On November 13, 2009, Holder announced that his Justice Department would likewise try five Guantanamo Bay detainees with alleged ties to the 9/11 conspiracy, in a civilian court—the U.S. District Court for the Southern District of New York. The defendants were Ramzi Bin al-Shibh, Walid bin Attash, Ali Abdul Aziz Ali, Mustafa Ahmed al-Hawsawi, and 9/11 mastermind Khalid Shaikh Mohammed (KSM).
In response to Holder’s announcement, political commentator Mona Charen wrote: “By granting a civil trial to KSM, while Abd al-Rahim al-Nashiri, who bombed the USS Cole in Yemen, will receive a military tribunal, the U.S. telegraphs this message to terrorists: Wherever possible, attack our civilians. You’ll get more lawyering and a better deal than if you attack our military. (And by the way, you’ll get more rights than a member of our military who commits a crime.)”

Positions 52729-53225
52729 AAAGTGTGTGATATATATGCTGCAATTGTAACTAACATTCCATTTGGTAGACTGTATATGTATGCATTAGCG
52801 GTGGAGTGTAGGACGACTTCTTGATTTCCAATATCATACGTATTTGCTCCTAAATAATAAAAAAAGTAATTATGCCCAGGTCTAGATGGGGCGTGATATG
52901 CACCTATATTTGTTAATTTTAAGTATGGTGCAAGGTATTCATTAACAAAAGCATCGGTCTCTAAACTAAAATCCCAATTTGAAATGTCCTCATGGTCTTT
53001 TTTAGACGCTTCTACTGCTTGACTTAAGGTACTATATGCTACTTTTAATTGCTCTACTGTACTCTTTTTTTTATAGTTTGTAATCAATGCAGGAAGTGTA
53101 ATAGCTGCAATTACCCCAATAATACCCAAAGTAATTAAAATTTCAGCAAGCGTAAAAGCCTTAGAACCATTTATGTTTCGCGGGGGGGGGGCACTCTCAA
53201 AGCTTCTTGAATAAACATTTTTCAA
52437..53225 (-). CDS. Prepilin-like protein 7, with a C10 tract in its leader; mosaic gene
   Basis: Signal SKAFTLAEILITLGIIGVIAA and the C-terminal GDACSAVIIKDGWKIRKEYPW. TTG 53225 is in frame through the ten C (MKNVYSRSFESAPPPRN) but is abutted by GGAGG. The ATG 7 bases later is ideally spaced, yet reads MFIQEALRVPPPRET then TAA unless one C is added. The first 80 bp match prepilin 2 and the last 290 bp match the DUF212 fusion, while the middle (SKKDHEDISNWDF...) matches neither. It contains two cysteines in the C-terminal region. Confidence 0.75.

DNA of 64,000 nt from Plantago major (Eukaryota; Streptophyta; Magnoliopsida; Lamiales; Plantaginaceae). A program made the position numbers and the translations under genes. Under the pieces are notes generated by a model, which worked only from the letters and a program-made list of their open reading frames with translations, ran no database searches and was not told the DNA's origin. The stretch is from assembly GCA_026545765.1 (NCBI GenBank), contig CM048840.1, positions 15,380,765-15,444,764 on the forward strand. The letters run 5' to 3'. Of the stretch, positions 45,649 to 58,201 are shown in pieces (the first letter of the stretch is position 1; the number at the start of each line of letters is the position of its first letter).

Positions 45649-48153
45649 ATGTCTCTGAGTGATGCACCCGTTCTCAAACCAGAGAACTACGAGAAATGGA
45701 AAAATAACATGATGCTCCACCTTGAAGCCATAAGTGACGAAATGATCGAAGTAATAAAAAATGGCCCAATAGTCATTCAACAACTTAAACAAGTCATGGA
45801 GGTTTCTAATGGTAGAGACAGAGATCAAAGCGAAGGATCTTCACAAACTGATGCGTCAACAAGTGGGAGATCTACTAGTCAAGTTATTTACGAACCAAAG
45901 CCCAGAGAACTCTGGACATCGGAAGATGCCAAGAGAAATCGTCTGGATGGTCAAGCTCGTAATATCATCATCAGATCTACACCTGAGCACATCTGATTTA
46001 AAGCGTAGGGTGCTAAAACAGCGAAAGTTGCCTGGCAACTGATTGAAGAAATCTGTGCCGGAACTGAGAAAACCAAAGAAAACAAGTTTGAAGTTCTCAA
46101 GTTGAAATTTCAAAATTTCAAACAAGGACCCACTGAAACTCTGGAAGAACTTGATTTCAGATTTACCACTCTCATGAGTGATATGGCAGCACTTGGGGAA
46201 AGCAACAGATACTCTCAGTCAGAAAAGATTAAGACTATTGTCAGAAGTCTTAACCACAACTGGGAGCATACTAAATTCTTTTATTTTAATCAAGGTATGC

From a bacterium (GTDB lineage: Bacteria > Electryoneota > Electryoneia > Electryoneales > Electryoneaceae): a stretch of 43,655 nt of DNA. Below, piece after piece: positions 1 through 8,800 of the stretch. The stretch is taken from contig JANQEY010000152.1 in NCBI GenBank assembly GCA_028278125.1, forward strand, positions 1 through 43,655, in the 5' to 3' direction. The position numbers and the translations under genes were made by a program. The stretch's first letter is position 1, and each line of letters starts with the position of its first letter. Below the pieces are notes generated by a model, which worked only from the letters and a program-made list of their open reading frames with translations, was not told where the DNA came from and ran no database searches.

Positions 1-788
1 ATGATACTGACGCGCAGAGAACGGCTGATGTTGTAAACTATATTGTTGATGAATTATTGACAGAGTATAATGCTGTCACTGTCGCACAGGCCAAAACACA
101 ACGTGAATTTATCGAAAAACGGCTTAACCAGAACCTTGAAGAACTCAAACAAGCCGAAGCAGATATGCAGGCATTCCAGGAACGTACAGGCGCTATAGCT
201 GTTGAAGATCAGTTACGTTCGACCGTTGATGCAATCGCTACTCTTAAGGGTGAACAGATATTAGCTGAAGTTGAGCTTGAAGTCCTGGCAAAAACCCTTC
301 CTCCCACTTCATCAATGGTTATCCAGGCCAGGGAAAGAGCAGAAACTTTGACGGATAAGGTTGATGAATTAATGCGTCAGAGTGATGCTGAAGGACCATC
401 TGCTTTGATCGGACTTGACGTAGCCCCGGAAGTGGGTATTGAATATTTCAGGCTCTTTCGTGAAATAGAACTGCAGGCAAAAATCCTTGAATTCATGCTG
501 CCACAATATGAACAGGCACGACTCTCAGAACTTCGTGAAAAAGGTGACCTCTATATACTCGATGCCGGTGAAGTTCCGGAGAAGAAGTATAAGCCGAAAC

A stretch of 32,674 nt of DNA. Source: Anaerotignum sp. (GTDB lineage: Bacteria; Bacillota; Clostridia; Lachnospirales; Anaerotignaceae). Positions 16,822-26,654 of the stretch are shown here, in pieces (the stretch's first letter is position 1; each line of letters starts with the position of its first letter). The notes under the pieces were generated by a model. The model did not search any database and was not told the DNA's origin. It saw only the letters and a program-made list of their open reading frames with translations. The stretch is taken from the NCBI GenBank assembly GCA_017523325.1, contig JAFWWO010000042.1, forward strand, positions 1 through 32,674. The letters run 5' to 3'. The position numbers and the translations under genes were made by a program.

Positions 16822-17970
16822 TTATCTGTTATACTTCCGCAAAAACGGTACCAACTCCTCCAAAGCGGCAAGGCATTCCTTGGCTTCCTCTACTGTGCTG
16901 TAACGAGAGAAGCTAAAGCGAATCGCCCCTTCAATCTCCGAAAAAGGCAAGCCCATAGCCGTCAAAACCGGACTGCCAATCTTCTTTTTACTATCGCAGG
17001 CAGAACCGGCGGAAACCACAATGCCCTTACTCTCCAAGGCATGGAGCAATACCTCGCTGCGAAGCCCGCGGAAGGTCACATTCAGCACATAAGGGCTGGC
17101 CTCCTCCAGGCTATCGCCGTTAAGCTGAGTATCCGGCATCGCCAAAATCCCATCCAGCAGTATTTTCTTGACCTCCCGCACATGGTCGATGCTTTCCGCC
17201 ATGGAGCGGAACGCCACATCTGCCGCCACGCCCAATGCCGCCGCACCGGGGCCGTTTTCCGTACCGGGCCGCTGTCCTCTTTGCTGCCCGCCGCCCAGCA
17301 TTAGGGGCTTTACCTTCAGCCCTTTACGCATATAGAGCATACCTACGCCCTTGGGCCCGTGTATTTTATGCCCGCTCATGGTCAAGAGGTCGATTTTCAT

MIRANDA RIGHTS FOR TERRORISTS
After Holder’s announcement that Islamic terror suspects would be tried in civilian courts rather than in military tribunals, many Americans began to wonder if U.S. military and law-enforcement personnel would be required to be read Miranda rights—which bar prosecutors from using, as evidence, statements which suspects make before they have been informed of their right to remain silent and to consult an attorney—to newly captured terror suspects. In a November 2009 Justice Department oversight hearing by the Senate Judiciary Committee, Senator Lindsey Graham (R-South Carolina) raised this issue in the following contentious exchange with Holder:
GRAHAM: Can you give me a case in United States history where a (sic) enemy combatant caught on a battlefield was tried in civilian court?
HOLDER: I don’t know. I’d have to look at that. I think that, you know, the determination I’ve made —
GRAHAM: We’re making history here, Mr. Attorney General. I’ll answer it for you. The answer is no…. If bin Laden were caught tomorrow, would it be the position of this administration that he would be brought to justice?
HOLDER: He would certainly be brought to justice, absolutely.
GRAHAM: Where would you try him?
HOLDER: Well, we’d go through our protocol. And we’d make the determination about where he should appropriately be tried….